However, this website is really cool, and it does do a much better job of explaining than my frustrated attempts of "you just pull one loop through the other!"
I do it slightly differently, and a decent amount faster. I don't pinch and grab after the spin, but rather hook the opposite lace during the spin with the front crease in my index finger.
It takes about 10 minutes to learn, and 20 minutes of practice for the muscle memory to get it right.
"Though he had almost no formal training in pure mathematics, he made substantial contributions to mathematical analysis, number theory, infinite series, and continued fractions, including solutions to mathematical problems considered to be unsolvable. Ramanujan initially developed his own mathematical research in isolation; it was quickly recognized by Indian mathematicians."
> NOTE: For normal activities, the Ian Knot or other standard knots should be quite secure. I believe that many people seek more secure knots because they are, without realizing, tying their shoelaces with an un-balanced "Granny Knot". Please see my Granny Knot page that discusses this in detail.
I don't think he gives the correct knot for the surgeon's knot.
First IMO you should cross the two ends, push under the upper end, and then repeat. Then form bights and do the same action again (I use this for laces when I need them to stay fastened or when they're long and I don't want dangling aglets). However, it seems I also have been doing the surgeon's knot wrong - I make it balanced (a reef knot with an extra cross in each direction) but in every other image it's finished with a single cross of the two bights.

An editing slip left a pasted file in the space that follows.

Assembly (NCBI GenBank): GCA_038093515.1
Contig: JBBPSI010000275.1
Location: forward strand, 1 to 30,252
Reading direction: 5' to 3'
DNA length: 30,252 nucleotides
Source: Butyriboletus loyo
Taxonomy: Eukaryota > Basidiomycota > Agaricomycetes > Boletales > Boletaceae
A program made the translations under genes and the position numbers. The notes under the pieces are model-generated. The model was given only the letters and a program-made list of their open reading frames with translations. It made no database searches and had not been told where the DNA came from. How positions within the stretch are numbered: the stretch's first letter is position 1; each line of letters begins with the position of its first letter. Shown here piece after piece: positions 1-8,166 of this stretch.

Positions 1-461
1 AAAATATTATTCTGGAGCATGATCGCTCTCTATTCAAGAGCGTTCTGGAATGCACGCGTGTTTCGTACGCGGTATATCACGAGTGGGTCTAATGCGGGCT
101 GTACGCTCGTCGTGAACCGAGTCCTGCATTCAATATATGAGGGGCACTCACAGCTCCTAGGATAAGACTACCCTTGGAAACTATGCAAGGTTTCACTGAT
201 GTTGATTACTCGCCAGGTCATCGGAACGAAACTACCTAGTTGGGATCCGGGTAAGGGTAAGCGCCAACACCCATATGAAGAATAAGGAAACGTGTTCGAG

Knot related: Patrick Novotny has a youtube channel with 100+ ways to tie your tie. A fun intersection between knot enthusiasm and attractive attire.
There are only The 85 Ways to Tie a Tie.
Actually I love this site! Does one thing, and does it well.
The reef knot (square knot) with both ends slipped is called a bow knot (shoelace knot).
> I tie my shoelaces with my own "Ian Knot", the World's Fastest Shoelace Knot (yes – I am the inventor):
It says so in the first line. How can you be the inventor of an existing knot?